I have to take a break so I can describe to you the casual hypocrisy I found at the Bible School camp I attended.  Yes, it’s just one incident, but I found it sadly indicative of the mindset of Christians I knew in general.  In fact, I don’t think much has changed.  Look at the so-called Christian folks who prance around in the spotlight.  Would you want to break bread with any of them?  I sure wouldn’t.  The far-right religious wingers remind me of my early vision of God–steely-eyed, pursed mouth of disapproval, and a checklist of all the things you do wrong.

So, at the camp, we had a Bible verse competition in which each kid tried to recite the most Bible verses by memory.  It was divided down the gender line so boys only competed against boys and girls against girls.  On the girls side, it came down to me and one other girl.  I was 16, and she was 14 . I was Asian and gawky, and she was white and cute as a button.  The rules were that each girl had to recite the verse perfectly by memory (probably from the King James Bible, but I’m not positive on that) without any prompting or help from the counselors.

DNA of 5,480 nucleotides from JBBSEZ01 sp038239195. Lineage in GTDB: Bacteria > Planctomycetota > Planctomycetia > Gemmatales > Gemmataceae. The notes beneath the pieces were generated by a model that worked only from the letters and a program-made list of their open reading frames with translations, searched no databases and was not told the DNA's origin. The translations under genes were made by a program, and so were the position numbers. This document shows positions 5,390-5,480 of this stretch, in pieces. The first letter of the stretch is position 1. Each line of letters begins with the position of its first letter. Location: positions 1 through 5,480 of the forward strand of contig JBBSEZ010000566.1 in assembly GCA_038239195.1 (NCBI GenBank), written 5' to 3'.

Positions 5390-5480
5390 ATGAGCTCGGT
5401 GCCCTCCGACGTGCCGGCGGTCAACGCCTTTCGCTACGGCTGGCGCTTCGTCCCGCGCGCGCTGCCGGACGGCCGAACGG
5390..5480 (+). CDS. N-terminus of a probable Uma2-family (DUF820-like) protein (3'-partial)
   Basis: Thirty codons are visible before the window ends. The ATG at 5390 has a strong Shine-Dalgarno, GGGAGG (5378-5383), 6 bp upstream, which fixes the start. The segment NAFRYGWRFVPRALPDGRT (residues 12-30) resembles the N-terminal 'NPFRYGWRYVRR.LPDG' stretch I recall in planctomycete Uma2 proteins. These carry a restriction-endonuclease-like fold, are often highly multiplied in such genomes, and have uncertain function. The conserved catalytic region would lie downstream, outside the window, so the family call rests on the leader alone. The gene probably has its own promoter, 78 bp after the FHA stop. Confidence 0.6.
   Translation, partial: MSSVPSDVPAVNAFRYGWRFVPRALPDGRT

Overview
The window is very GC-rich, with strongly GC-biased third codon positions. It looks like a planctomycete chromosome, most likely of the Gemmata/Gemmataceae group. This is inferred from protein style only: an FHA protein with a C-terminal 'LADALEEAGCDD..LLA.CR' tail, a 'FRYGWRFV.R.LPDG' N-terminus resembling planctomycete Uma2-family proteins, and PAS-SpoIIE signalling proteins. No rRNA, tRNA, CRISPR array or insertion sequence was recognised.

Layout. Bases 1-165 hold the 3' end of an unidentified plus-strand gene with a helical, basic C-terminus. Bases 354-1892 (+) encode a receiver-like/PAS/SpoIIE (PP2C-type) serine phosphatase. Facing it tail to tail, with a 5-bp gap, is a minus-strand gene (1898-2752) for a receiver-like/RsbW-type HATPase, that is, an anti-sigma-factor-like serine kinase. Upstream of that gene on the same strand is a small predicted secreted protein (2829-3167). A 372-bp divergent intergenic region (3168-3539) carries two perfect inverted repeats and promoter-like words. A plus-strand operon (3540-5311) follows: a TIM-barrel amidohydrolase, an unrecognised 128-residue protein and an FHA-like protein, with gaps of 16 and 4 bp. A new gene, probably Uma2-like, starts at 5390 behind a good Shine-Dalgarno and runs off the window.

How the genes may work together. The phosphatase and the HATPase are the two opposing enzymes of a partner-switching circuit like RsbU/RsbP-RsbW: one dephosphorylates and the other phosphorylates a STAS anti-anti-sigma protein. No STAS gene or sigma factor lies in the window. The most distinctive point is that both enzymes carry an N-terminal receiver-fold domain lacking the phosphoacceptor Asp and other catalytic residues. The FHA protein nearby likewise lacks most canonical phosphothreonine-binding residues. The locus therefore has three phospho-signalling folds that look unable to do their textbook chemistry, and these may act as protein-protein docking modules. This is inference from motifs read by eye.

When the other girl, let’s call her Mary, started struggling, the counselors began feeding her a word or two.  When I protested, they said that it was fair because she was younger.  I got no prompting or cues, and she eventually ‘won’.  The prize was a camera, and I was mad.  No coaching means no coaching, except, I guess, when it means coaching.  Sound familiar?  The rules are set in stone, unless we do something against the rules–and then it doesn’t count.  Yes, I’m still bitter about it.  

Ok.  Back to college.  My first year, I still hung on to the trappings of my religion, even though I no longer bought the tenets.  Even though I no longer believed in a God who sits up in the sky and judges me, I still acted as if I would be struck dead if I wavered from the path of righteousness.  I would lecture anyone else who drank as if I were some kind of moral authority.  It’s funny in retrospect, but I was probably a big, fat, pain in the ass at the time.